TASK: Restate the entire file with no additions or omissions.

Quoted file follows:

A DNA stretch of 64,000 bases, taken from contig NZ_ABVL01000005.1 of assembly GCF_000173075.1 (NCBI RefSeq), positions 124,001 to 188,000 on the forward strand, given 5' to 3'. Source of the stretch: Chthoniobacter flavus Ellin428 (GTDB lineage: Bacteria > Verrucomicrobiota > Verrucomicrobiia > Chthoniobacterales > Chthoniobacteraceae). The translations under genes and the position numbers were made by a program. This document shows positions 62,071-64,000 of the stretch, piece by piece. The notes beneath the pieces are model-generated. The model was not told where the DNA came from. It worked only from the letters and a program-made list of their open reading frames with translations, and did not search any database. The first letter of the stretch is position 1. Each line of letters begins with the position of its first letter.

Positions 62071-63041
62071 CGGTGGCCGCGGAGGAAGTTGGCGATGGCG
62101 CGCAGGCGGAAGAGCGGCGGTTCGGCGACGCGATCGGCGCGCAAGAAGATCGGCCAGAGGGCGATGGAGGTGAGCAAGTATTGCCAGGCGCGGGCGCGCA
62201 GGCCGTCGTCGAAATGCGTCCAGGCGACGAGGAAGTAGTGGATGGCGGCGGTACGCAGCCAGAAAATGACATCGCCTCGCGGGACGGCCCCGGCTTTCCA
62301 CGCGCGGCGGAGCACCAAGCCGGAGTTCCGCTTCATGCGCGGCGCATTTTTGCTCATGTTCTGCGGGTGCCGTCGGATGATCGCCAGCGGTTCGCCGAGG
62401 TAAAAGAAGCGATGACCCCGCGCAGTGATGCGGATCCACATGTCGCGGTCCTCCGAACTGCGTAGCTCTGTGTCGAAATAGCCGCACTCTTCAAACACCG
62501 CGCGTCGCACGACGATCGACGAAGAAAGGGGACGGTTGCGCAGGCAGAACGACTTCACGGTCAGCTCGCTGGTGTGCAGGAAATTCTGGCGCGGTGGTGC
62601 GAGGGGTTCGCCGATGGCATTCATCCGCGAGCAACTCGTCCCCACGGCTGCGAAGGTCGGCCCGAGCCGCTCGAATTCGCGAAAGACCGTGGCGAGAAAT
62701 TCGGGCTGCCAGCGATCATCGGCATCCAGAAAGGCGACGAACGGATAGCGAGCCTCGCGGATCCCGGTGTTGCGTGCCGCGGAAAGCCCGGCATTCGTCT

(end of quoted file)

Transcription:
A DNA stretch of 64,000 bases, taken from contig NZ_ABVL01000005.1 of assembly GCF_000173075.1 (NCBI RefSeq), positions 124,001 to 188,000 on the forward strand, given 5' to 3'. Source of the stretch: Chthoniobacter flavus Ellin428 (GTDB lineage: Bacteria > Verrucomicrobiota > Verrucomicrobiia > Chthoniobacterales > Chthoniobacteraceae). The translations under genes and the position numbers were made by a program. This document shows positions 62,071-64,000 of the stretch, piece by piece. The notes beneath the pieces are model-generated. The model was not told where the DNA came from. It worked only from the letters and a program-made list of their open reading frames with translations, and did not search any database. The first letter of the stretch is position 1. Each line of letters begins with the position of its first letter.

Positions 62071-63041
62071 CGGTGGCCGCGGAGGAAGTTGGCGATGGCG
62101 CGCAGGCGGAAGAGCGGCGGTTCGGCGACGCGATCGGCGCGCAAGAAGATCGGCCAGAGGGCGATGGAGGTGAGCAAGTATTGCCAGGCGCGGGCGCGCA
62201 GGCCGTCGTCGAAATGCGTCCAGGCGACGAGGAAGTAGTGGATGGCGGCGGTACGCAGCCAGAAAATGACATCGCCTCGCGGGACGGCCCCGGCTTTCCA
62301 CGCGCGGCGGAGCACCAAGCCGGAGTTCCGCTTCATGCGCGGCGCATTTTTGCTCATGTTCTGCGGGTGCCGTCGGATGATCGCCAGCGGTTCGCCGAGG
62401 TAAAAGAAGCGATGACCCCGCGCAGTGATGCGGATCCACATGTCGCGGTCCTCCGAACTGCGTAGCTCTGTGTCGAAATAGCCGCACTCTTCAAACACCG
62501 CGCGTCGCACGACGATCGACGAAGAAAGGGGACGGTTGCGCAGGCAGAACGACTTCACGGTCAGCTCGCTGGTGTGCAGGAAATTCTGGCGCGGTGGTGC
62601 GAGGGGTTCGCCGATGGCATTCATCCGCGAGCAACTCGTCCCCACGGCTGCGAAGGTCGGCCCGAGCCGCTCGAATTCGCGAAAGACCGTGGCGAGAAAT
62701 TCGGGCTGCCAGCGATCATCGGCATCCAGAAAGGCGACGAACGGATAGCGAGCCTCGCGGATCCCGGTGTTGCGTGCCGCGGAAAGCCCGGCATTCGTCT